There are two ways to pay when riding metro: FareCards, and SmarTrip cards. FareCards are paper cards with a magnetic strip which can be purchased at any station. They work well enough, but the many benefits of the SmarTrip card make it a superior option.
The SmarTrip let's you avoid a $1.00 FareCard surcharge on every Metro fare, saving you money. It also also is scanned using a proximity reader, allowing you to scan your card and be on your way with the wave of the hand, saving your time (in fact, you can continue on your way as soon as the gate registers your card; you don't even have to wait for it to close behind the previous rider). As an added bonus, it is accepted by many other transportation options in the DC Metro area, including DASH, Ride On, Fairfax Connector, ART, CUE, Loudon County Transit, Omniride, TheBus, and the DC Circulator.
There are two downsides to the SmarTrip card: it costs $5.00 (but it can quickly pay for itself), and it can be harder to find. If you are taking a short trip to DC, the regular FareCard may make sense, but for anybody who will be here for a while, a SmarTrip card is the way to go. You can purchase online, here, or Metro sales offices and commuter stores, local CVS, Safeway, and Giant stores, and at most Metro stations.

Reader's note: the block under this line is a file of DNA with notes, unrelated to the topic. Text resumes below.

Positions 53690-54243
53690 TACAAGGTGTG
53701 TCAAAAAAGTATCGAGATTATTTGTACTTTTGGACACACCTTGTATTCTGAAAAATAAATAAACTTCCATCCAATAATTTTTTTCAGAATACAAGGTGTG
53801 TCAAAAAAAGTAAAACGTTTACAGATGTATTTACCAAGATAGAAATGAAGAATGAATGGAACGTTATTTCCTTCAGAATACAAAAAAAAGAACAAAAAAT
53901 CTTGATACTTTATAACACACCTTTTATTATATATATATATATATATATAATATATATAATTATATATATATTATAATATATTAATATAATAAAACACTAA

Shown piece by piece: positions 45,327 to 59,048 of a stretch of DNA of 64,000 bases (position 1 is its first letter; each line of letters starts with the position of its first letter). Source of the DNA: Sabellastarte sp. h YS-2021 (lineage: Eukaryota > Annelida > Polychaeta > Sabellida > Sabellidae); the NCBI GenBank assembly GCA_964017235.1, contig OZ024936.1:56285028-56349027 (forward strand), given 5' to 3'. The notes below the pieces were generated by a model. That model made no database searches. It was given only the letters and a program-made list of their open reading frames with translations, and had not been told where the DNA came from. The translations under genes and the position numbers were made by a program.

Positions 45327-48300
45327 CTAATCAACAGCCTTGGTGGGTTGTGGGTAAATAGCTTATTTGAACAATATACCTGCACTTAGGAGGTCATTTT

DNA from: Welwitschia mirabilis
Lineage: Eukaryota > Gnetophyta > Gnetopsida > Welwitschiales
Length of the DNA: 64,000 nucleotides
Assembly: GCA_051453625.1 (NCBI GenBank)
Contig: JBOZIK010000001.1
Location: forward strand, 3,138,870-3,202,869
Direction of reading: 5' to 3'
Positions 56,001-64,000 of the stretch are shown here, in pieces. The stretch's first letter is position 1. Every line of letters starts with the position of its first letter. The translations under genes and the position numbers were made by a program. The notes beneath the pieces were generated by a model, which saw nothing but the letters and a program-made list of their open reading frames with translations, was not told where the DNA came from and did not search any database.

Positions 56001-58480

Sometimes a train comes by is absolutely packed. You roll your eyes and consider how best to squeeze yourself in. Even though you walked to the front of the train, space is at a premium, and you just don't feel like dealing with so many people. Sometimes this is inevitable and unavoidable; there is a big event going on, or trains are spread too far apart.
On some occasions, however, you look up at the board and see that the next train is only 2 minutes away! It might just be worth the wait, for the chance that this next train will have some empty space. Your prospects will vary considerable depending on the cause of the crowd, but it often doesn't hurt to take the extra time to check.
Much of the Washington DC Metro area is biker friendly, and Metro is no exception. If you ventured a little bit too far, ran into a summer storm, or just want to cover a little bit more ground, this can be an excellent option.